Overdoing iron
Recent studies have found no link between excess iron and heart desease
by Dave Schiller

The essentials for ensuring adequate iron intake appeared in the January-February 1997 issue of Lifelines in an article by Sejal Parikh-Shah, N.D., B.Sc.. The point is well-made that vegetarians do not have to struggle for sufficient iron.
Only some dietary iron is absorbed by the body. Low intake doesn't necessarily result in deficiency. Many factors govern iron absorption, including its dietary source, and what other foods are consumed at the same time. For example, vitamin C greatly boosts absorption.
Iron under some circumstances can be too much of a good thing. Some physicians have become outspoken with their concern that people taking supplements may get excessive iron. One is Ralph Golan, M.D., author of Optimal Wellness. He calls the presence of up to 18 milligrams of iron in some multivitamin/mineral supplements "a mistake."
"Generally speaking, iron should be taken only by those adults who have documented low iron stores, or a susceptibility to such, and by pregnant, lactating or menstruating women," Dr. Golan writes. "If you do not fit these categories, you should probably not take any supplemental iron, either in a multiple or separately."
Golan warns that excess iron can injure arterial walls and aggravate tumor growth. Symptoms of progressed iron toxicity include fatigue, headache, joint and abdominal pain, bronze skin color, weight loss, and the signs of diabetes: excessive urination, thirst and hunger.
For people with a common hereditary disorder known as hemochromatosis - iron overload disease - the results can be serious, including damage to the liver and pancreas. About one in 400 people of northern European descent have the condition, which is mitigated by periodically donating blood, thereby lowering the amount of stored iron.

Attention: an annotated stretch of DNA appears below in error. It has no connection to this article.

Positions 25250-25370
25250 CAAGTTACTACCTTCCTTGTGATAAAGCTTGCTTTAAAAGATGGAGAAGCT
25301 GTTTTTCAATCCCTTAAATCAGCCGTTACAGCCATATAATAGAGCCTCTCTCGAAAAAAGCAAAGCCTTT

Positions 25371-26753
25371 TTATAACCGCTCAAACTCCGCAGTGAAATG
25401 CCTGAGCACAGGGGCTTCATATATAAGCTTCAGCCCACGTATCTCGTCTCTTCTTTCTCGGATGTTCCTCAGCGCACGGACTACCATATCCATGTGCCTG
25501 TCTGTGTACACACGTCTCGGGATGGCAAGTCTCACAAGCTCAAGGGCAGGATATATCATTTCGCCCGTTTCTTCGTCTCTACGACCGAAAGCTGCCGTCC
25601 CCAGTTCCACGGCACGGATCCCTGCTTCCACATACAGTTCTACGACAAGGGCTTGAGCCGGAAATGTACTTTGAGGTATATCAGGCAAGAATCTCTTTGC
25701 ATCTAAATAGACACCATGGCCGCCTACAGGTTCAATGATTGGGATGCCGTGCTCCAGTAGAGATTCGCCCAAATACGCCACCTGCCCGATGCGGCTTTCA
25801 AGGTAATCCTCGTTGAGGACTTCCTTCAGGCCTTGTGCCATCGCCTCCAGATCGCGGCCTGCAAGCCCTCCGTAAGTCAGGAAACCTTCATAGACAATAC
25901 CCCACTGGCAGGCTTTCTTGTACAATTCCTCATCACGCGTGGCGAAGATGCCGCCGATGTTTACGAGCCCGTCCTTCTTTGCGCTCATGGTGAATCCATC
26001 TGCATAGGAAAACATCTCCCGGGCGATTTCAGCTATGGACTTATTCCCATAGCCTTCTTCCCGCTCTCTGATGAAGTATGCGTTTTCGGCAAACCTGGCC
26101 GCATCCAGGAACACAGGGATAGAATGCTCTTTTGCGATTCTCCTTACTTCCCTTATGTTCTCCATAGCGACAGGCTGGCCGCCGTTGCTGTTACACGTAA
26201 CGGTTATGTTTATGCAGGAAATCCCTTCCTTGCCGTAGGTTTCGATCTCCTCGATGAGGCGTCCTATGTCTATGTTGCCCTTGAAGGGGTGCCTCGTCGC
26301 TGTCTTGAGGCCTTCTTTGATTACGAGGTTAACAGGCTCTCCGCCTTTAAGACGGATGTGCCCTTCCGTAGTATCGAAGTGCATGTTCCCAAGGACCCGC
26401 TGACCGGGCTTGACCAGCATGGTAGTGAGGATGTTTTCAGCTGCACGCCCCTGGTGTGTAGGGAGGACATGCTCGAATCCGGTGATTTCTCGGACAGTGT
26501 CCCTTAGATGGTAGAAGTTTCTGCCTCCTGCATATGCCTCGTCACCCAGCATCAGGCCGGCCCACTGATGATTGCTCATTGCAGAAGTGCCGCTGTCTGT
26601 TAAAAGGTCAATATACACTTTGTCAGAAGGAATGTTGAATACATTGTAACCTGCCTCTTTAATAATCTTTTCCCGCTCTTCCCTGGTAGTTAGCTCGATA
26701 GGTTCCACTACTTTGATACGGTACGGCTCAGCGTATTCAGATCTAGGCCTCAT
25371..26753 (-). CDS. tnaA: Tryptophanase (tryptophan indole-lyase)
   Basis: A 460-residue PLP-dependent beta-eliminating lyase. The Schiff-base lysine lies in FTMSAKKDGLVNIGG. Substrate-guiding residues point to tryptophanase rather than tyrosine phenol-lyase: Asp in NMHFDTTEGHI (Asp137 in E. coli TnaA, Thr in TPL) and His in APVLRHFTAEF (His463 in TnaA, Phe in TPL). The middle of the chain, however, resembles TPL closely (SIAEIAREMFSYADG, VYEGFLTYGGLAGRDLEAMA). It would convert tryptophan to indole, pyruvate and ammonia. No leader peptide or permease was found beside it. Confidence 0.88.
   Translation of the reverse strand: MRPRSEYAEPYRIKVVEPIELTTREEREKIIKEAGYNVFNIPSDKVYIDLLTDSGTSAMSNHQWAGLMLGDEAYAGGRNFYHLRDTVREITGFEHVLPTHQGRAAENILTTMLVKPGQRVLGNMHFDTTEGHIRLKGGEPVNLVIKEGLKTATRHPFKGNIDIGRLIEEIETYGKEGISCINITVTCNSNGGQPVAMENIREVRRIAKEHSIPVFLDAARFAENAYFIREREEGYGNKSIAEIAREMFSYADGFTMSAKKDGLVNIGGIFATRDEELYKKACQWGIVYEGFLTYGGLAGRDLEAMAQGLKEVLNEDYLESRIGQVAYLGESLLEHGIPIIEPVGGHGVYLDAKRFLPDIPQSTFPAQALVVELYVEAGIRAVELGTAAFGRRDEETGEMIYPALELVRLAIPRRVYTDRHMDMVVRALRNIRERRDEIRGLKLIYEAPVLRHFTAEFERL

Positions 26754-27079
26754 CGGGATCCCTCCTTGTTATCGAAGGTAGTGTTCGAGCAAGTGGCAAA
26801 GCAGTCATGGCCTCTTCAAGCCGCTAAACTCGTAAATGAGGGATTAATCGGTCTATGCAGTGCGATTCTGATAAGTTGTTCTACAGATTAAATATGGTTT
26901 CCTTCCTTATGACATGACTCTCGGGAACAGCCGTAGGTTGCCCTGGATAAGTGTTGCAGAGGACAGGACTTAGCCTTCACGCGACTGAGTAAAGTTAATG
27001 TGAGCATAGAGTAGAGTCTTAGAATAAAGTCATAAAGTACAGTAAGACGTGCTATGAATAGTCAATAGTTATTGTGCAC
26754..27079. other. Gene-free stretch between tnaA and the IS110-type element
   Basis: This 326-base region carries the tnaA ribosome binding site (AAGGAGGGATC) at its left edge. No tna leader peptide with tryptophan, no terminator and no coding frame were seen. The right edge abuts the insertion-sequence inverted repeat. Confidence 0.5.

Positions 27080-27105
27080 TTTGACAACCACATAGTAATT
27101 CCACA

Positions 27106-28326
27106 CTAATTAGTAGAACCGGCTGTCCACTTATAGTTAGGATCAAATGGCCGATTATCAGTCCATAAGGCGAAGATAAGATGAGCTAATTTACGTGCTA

Doubt has been cast on the connection between high iron stores and heart attacks, a theory proposed in 1981 and reinforced by a Finnish study in 1992. According to a review of the literature in the July 1996 issue of the UC Berkeley Wellness Letter, more recent studies in Iceland and at Harvard found no relation between the level of ferritin, the iron-containing protein complex that is the body's main storage medium, and coronary artery disease (CAD).
Three other studies of transferrin, the protein used by the body to transport iron, revealed no link with heart disease; one of these found a positive benefit to higher levels. Out of five case-control studies comparing CAD patients with healthy controls, only one had the statistics to link iron levels with heart disease. Two more studies involving autopsies found no connection between high iron stores and CAD.
Scientific studies supporting the notion that iron overload increases cancer risk have yet to appear. The daily iron requirement varies with age, gender and who you ask. In the U.S. the established RDA (Recommended Daily Allowance) is 18 milligrams. The Department of Public Health Services in Hamilton, Ontario, advised the following figures last year: children, 6 to 8 milligrams; adolescents, 10 to 13 milligrams; adults, 8 to 13 milligrams. Up to 23 milligrams are recommended for women in the second and third trimester of pregnancy, due to the demands of the growing fetus establishing its own blood supply. Others at risk of developing iron deficiency include dieters, premenopausal women and long distance runners who may suffer a form of anemia called footstrike hemolysis, in which red blood cells passing through the feet are crushed on impact.
What's the best advice about iron? Rely on a healthy, balanced diet and don't take iron as a supplement unless you are in a deficiency risk group. If you have symptoms of deficiency or toxicity, see a physician.

Athletes benefit from slight anemia, Allan Bruckheim, The (Montreal) Gazette (Oct. 23, 1996, Food section).
Gene Found for Iron Buildup, The New York Times, (July 31, 1996, p. 7).
Optimal Wellness, Ralph Golan, M.D., Ballantine (1995).
Special report: iron overkill, UC Berkeley Wellness Letter (July 1996, pp. 4-5).
Taking a hard look at the body's iron needs, Lynn Garrison, The (Hamilton, ON) Spectator (Jan. 17, 1996, Food section).